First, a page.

It’s a day of conflicting data in rate markets. Consumer Confidence was up way more than expected and if this confidence translates into spending, it pushes rates higher. But offsetting this rate trade are two other pieces of data: home prices continue their decline, with today’s S&P Case Shiller report showing a sixth month of
The S&P Case Shiller November 2010 report of existing home sales showed average U.S. home prices declined 1.6% from November 2009. This is the sixth consecutive month of weaker data, which reflects sustained foreclosure volumes, high unemployment, and the drop off in activity following the federal homebuyer tax credit expiration. Home prices are down 30.3%
Future of Fannie/Freddie Postponed Again The deadline for a proposal to restructure Fannie Mae and Freddie Mac, something required by the Dodd-Frank Finreg bill, has been pushed to mid-February. F&F own about half the $10+ trillion of outstanding home loans and the plan must address how the government continues backing existing mortgage-backed securities and how
In all of the post-bubble analysis of what went wrong lots of blame is placed on credit default swaps (CDS), which are fairly new, having not existed before 1994. Inauspiciously enough, CDS stemmed from a disaster. On March 24, 1989 the Exxon Valdez, an oil tanker headed to Long Beach, CA hit a reef in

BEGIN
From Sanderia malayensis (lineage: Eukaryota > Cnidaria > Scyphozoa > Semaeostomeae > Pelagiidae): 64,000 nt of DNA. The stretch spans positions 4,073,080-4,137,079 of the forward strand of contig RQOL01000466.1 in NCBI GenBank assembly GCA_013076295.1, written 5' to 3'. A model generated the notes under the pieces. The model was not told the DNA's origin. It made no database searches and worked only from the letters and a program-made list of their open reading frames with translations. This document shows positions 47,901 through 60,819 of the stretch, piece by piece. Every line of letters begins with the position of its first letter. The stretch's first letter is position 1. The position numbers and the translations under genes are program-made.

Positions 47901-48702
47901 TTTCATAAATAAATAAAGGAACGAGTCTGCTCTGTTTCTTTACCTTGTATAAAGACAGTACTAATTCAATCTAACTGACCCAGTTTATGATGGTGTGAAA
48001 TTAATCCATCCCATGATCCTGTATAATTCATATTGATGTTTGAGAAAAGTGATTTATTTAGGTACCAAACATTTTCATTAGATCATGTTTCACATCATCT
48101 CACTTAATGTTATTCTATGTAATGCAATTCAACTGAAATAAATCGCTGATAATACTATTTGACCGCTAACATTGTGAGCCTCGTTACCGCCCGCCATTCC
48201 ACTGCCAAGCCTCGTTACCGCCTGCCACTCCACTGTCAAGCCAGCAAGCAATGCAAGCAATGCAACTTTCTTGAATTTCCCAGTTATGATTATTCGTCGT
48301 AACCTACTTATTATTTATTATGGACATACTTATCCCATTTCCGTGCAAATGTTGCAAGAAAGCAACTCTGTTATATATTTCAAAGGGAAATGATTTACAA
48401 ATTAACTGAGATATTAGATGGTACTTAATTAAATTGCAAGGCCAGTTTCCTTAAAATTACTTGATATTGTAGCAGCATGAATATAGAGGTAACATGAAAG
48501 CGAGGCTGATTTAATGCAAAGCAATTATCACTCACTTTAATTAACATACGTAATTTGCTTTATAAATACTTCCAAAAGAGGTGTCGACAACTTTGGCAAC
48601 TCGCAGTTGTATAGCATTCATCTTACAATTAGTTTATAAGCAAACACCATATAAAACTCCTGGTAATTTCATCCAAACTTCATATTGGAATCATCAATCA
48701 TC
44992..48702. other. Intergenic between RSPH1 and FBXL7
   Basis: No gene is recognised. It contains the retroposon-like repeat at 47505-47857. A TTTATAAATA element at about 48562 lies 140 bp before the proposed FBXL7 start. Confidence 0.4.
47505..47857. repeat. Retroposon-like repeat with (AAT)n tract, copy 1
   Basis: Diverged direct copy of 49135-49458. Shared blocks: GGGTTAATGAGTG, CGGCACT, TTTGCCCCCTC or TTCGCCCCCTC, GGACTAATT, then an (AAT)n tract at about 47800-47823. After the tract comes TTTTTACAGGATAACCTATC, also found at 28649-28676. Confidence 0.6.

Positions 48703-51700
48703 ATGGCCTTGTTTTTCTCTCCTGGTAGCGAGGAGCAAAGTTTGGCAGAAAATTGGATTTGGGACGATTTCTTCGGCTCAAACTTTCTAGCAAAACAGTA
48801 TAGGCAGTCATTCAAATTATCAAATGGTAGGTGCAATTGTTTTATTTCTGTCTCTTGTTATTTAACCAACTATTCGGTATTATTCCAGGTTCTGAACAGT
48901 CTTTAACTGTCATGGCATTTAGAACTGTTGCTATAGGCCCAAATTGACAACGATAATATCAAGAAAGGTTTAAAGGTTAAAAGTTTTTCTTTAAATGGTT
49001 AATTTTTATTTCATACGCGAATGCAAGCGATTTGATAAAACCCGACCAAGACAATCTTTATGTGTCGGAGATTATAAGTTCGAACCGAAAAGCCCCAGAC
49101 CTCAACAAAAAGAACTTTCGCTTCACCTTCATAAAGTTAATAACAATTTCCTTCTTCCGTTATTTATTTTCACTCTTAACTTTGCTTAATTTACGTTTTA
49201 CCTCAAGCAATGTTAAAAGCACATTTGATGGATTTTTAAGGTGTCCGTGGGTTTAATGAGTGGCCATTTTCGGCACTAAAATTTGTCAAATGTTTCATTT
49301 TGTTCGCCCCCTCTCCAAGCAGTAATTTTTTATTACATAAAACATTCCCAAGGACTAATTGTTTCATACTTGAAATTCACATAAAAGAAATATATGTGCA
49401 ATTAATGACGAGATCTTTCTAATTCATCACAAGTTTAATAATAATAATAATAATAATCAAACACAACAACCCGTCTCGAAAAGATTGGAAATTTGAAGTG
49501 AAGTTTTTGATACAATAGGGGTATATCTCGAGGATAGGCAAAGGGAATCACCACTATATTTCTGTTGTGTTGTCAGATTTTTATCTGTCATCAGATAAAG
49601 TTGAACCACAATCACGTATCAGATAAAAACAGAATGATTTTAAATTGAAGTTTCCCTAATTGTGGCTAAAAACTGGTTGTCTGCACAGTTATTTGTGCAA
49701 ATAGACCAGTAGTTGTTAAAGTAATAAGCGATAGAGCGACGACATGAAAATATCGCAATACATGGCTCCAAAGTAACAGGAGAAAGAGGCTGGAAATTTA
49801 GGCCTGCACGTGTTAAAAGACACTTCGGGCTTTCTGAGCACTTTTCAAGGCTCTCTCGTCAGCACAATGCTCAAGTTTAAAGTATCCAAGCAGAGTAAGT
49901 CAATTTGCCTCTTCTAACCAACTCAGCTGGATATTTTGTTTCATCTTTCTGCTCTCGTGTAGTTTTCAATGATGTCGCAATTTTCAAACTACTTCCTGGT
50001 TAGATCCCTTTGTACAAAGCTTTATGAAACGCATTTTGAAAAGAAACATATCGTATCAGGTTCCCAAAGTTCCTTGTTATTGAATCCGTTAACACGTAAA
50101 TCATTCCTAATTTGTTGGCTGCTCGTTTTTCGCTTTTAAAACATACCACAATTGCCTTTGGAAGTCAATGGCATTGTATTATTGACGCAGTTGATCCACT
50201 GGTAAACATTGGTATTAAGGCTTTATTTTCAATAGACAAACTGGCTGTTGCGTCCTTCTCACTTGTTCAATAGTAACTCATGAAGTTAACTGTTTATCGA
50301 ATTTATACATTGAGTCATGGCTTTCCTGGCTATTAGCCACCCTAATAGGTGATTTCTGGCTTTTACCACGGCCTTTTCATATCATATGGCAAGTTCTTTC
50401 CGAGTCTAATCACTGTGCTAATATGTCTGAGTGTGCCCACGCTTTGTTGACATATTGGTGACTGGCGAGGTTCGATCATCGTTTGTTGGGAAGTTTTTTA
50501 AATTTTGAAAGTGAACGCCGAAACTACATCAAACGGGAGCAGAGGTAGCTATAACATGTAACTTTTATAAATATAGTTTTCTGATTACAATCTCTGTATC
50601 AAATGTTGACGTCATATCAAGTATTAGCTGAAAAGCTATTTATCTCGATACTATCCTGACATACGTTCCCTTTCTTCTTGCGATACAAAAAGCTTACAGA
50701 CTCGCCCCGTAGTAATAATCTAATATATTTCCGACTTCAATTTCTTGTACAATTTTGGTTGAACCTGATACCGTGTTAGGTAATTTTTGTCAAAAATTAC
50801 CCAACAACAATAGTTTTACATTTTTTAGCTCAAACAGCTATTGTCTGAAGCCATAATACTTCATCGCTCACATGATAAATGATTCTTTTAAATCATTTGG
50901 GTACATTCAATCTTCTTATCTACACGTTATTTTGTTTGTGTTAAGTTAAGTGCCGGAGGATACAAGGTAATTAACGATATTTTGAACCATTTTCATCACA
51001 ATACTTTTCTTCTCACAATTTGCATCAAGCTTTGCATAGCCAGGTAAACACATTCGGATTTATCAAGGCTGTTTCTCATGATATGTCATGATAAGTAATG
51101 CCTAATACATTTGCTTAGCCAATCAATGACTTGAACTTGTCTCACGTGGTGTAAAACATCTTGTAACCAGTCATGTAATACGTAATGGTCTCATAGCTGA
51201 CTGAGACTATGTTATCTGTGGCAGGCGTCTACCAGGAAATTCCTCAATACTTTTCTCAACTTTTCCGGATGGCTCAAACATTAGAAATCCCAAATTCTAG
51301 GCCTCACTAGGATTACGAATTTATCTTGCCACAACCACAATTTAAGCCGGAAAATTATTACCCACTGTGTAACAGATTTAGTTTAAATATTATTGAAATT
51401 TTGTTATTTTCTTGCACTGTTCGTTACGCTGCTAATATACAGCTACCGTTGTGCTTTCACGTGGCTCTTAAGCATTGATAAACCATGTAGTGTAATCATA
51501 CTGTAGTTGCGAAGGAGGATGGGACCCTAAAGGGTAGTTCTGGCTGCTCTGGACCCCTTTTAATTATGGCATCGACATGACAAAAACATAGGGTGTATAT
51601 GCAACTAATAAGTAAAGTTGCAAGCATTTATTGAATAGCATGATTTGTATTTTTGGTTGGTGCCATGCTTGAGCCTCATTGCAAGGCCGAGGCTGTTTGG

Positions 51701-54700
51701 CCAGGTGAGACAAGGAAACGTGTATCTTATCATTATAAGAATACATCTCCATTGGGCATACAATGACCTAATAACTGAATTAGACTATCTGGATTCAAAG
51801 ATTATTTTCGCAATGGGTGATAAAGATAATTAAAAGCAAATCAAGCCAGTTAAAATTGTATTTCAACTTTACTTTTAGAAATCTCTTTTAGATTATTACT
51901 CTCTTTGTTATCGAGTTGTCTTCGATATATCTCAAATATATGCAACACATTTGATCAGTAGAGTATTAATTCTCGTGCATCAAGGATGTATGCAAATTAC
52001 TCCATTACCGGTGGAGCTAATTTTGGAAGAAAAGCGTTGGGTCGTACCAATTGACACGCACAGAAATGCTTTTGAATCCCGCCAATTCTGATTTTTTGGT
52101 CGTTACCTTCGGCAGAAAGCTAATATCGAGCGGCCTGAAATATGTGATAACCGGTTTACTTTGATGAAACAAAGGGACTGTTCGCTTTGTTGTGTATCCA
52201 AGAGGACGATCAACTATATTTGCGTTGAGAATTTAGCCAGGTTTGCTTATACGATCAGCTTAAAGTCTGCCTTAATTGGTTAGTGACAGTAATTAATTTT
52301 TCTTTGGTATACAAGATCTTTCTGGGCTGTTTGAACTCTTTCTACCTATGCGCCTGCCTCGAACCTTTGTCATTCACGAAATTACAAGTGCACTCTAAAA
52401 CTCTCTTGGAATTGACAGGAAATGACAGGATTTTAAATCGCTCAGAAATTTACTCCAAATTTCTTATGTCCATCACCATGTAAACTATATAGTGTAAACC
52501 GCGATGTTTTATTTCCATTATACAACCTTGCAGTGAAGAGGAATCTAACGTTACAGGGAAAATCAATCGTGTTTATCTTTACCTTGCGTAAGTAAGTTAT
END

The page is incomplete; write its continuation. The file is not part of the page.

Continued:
Bank of America spent $1.5 billion on legal fees in the last three months of 2010. Sometimes we have trouble imagining big numbers. In the US, our median household pretax income is about $50,000. If a household were to work for 300,000 years, it would earn $1.5 billion dollars. More on BofA writedowns is in
The first picture below is Bank of America CEO Brian Moynihan when he took the job in December 2009. The second picture is from his Bloomberg interview today … one year later.
Rates improved a bit yesterday and gave up ground today, making 30yr fixed rates on loans up to $417k hold at 5%, with higher loan amounts and condo loans about .125% to .25% higher. Rates improved yesterday after Housing Starts fell as expected and Building Permits rose almost 17%, then retreated a bit today after
Future of Fannie & Freddie January is scheduled to be a big month for Freddie and Fannie, in that the Treasury is expected to release plans for their future. Merrill Lynch released some conjecture about upcoming news, which will probably come out after the State of the Union address on 1/25. Merrill reminds us that
The Mortgage Bankers Association of America 2011 rate forecast calls for 30yr conforming conventional fixed rates at 5.5% by year end, and $966 billion total single family originations in 2011. Here’s all of their predictions.
Rates are generally even on today’s market news which includes bank earnings and some housing data, as follows: Wells Fargo’s earnings came out as expected at $3.2 billion (61 cents per share). Initial reads show that Wells’ loan growth was better than expected. Credit quality improved dramatically, allowing Wells to release some $850 million in